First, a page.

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Old 01-13-2008, 09:40 AM
pafla pafla is offline
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Default Should I take her to agility class?

I allways wanted to do agility with my dogs but I didnt have conditions to do so.Rea is now 5.5 years old.She passed basic obedience classes and for last 8 months I train rally obedience and competative obedience with her and my other girl.She likes obedience exercies but goes nuts when we do obstacles.Rally in Slovenia-we work by theire program - it includes jump,table,open tunel,distance jump-on third level,see saw and weaves.She knows jumps,panel jump,open tunel and table.We are working on see saw and she is good.We have problem with weaves.She also knows A frame on normal height.She can do dog walk if I walk slowly by her side-normal height.And we did tyre but on ground level.We also had done couple of times combinations of jumps and she didnt have problem with that.The biggest concern to me is that she will get seriously hurt-but then again she never did till know and she already knows most of obstacles to certain point.I think she is buildt ok for agility,she is the bigger dog on picture.

So should I take her to classes or just continue doing rally-o and competative obedience?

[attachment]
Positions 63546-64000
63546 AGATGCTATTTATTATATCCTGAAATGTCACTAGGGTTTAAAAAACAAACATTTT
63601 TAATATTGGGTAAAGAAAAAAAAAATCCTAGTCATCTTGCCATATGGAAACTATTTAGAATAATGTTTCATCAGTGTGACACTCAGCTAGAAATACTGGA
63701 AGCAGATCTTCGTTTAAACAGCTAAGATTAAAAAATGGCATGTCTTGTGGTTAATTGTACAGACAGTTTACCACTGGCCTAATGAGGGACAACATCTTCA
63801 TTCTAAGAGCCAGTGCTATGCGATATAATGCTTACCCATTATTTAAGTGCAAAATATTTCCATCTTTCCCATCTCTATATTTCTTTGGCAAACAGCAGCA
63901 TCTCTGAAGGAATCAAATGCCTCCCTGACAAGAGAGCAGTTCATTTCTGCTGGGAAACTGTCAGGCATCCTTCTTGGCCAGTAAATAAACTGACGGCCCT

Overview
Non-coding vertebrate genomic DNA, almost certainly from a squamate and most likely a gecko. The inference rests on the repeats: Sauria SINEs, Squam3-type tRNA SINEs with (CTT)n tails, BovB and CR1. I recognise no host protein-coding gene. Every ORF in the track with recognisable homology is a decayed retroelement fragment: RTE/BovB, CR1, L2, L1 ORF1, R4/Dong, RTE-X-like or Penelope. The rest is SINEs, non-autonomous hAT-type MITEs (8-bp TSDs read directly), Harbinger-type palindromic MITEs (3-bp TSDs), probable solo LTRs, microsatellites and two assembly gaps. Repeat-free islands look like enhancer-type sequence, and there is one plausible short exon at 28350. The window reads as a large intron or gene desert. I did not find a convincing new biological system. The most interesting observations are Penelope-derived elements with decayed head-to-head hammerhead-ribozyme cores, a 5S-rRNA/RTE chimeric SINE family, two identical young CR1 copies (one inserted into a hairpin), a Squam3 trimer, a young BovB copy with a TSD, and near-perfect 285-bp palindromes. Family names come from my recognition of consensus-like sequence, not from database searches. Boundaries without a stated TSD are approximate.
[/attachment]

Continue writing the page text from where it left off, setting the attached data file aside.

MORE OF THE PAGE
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Old 01-13-2008, 10:50 AM
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adojrts adojrts is offline
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Join Date: Dec 2006
Location: Ontario, Canada
Posts: 4,089

There are a few ways to look at agility........yes your dog can get hurt BUT dog that does get hurt are often trained incorrectly, over faced or pushed to perform an obstacle that they are not ready for etc. Training on unsafe equipment or poor surfaces.
Now having said that, dogs that have been trained correctly on safe equipment and on awesome surfaces, can sometimes get hurt but it doesn't happen very often. (never had dog hurt on my agility field).
One of the main reasons for dogs being injured is because they are over weight and out of condition, even dogs that are competing, this is a common problem.

So if you ensure, that your dog is in excellent condition (physically fit), trained correctly and on safe equipment then you will certainly minimize the risks. The upside is dogs that are fit and active, are happier and live longer.
Plus agility is so addicting and its a blast!!
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Old 01-14-2008, 08:27 AM
pafla pafla is offline
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Join Date: Oct 2007
Posts: 56

I know it is addictive.But I am a bit of a worrier.I sort of imagine the worst possible outcome and usually that is actually a plus-because the worst possible outcome is often worth a risk.But when it comes to this I am not so sure.She isnt overweight but just a right weight.I bought a book about agility Introduction to Dog Agility by Margaret H. Bonham and it is quiet good.They even have a picture of the dog who is buildt perfectly for agility and Rea is buildt like that.She is in good shape because we spent a lot of time outside in woods where both dogs run of leash.